Growth, inflation and labour market all easing
With Infrastructure spending being a key component of the 2013 Federal Budget, our Group Chief Economist, Alan Oster takes a deeper look at the key initiates and what they mean.
Infrastructure spending was a key component of the 2013 Federal Budget. A major focus of this investment seeks to address some of the problems associated with population growth and urban growth so there’s a heavy focus on urban rail and roads.
The infrastructure sector has done well compared to other areas, but the second round of the Nation Building program is modest in comparison to the first phase, with around half of the funding beyond 2017 (of the $24 billion of funding commitments, only $13.5 billion is allocated in the forward estimates to 2016/17).
In addition, the overall size of the next phase in the Nation Building program has been reduced through a $2 billion reduction in the Regional Infrastructure Fund, largely a result of revenue shortfalls from the Minerals Resource Rents Tax (MRRT). The Government also plans to save $44.3 million over 4 years from other cost savings on existing projects.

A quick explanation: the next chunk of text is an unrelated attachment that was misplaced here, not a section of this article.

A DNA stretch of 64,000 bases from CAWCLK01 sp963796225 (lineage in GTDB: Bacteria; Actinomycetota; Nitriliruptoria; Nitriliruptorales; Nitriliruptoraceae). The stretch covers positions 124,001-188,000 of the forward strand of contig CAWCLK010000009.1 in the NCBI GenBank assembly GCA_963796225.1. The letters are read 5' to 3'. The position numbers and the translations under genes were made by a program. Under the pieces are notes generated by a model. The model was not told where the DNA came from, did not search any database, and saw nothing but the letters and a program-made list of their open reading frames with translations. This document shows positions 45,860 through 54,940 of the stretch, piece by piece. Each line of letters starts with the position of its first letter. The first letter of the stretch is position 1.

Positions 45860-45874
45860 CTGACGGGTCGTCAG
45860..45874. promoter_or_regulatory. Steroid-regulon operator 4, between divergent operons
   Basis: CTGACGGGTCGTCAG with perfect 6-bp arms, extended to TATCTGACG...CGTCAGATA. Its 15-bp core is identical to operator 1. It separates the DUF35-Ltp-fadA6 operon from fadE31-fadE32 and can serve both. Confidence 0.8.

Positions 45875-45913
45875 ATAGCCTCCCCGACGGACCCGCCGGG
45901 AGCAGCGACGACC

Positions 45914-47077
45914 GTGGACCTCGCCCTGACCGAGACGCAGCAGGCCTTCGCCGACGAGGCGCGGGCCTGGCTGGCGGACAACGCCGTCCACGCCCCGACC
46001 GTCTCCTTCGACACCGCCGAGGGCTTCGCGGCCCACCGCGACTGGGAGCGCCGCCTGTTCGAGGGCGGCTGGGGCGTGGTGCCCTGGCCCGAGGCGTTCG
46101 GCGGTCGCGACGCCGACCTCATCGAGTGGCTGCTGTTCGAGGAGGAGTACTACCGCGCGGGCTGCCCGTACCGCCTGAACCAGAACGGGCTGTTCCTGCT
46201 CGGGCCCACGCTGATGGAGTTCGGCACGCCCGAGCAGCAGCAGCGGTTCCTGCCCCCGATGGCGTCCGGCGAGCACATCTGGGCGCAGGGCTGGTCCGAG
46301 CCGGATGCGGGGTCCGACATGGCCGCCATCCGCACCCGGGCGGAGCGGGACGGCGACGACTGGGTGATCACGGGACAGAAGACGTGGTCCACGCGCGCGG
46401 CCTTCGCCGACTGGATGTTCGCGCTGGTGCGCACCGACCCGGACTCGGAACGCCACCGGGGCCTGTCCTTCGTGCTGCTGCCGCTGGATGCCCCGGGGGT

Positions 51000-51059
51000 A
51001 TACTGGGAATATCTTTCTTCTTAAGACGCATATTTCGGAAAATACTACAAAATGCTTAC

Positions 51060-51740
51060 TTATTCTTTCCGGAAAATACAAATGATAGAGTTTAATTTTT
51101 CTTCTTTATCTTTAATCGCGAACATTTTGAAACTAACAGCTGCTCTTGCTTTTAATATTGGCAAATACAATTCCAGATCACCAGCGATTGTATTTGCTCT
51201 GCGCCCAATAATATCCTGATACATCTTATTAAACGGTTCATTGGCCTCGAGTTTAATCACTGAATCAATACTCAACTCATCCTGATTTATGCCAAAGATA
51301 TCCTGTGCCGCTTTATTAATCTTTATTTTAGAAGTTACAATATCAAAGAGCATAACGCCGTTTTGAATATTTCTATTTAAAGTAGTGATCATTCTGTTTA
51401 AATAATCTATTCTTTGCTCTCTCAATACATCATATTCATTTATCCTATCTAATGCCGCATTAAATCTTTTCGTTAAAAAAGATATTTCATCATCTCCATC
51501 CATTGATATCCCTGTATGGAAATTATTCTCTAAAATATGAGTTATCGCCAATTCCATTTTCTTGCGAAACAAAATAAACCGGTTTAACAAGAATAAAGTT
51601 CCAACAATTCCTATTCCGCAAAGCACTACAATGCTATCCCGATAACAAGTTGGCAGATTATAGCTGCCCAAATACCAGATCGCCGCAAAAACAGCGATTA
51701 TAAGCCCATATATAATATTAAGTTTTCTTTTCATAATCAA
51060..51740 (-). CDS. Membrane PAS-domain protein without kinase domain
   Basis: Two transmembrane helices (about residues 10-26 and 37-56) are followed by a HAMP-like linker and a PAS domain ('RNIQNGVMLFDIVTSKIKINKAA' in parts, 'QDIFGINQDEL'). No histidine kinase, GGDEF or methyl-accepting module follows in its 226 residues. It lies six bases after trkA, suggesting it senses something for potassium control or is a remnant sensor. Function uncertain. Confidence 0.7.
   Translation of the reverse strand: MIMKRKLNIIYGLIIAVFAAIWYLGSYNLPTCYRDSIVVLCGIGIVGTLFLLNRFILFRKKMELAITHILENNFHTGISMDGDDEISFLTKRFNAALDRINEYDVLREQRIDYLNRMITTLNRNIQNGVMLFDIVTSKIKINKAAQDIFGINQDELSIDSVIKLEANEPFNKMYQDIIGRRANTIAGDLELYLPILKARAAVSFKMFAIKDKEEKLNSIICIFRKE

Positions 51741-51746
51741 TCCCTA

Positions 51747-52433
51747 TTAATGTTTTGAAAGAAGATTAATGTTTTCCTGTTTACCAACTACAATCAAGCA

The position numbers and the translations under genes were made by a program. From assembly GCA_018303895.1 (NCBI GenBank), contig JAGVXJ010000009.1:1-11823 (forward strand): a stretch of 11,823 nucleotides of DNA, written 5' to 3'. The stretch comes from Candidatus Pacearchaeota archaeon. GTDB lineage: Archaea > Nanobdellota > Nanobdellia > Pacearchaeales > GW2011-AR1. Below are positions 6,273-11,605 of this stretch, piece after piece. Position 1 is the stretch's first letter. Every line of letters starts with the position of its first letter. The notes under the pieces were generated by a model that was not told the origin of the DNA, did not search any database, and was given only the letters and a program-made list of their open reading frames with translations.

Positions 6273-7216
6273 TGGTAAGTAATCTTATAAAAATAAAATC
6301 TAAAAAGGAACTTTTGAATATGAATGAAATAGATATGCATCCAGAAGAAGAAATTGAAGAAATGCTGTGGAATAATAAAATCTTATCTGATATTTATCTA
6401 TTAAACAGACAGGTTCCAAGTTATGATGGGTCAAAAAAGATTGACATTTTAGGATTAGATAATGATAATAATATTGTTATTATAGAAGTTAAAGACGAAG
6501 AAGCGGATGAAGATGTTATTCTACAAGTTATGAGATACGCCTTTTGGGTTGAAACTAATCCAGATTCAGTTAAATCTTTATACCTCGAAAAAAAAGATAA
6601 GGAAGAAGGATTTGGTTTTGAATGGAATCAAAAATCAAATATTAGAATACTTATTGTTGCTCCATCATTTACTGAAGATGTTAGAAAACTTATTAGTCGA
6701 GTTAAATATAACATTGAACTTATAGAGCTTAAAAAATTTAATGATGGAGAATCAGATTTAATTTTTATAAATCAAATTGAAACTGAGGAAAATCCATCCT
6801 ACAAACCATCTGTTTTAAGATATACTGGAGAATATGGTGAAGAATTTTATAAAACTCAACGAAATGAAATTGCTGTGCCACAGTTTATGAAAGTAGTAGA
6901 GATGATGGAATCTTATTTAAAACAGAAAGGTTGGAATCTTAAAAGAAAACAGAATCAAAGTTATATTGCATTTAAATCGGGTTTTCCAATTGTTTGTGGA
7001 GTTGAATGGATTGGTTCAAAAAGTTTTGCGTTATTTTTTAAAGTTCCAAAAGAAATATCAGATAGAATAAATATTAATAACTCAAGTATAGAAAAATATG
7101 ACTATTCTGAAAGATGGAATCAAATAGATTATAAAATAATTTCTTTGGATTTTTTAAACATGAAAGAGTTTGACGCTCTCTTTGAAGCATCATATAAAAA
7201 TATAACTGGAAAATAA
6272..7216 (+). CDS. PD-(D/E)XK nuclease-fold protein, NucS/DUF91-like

Finally, some of these projects also contain conditions around funding which may serve to frustrate the delivery of the funded projects. For example, the Government’s $3 billion pledge towards building the $8 billion Melbourne metro project is contingent on matching funding from the State government (investment in the Brisbane Cross River Rail also requires State funding support). The WestConnex investment is also subject to conditions including no new tolls to be applied to existing roads.
For further analysis download the fact sheet.
Our team of leading economists, tax and superannuation experts will continue to unpack the Federal Budget 2013 to help you understand what it means. Visit all the latest articles, fact sheets and video commentary – 2013 Federal Budget – Business Research and Insights.
© National Australia Bank Limited. ABN 12 004 044 937 AFSL and Australian Credit Licence 230686.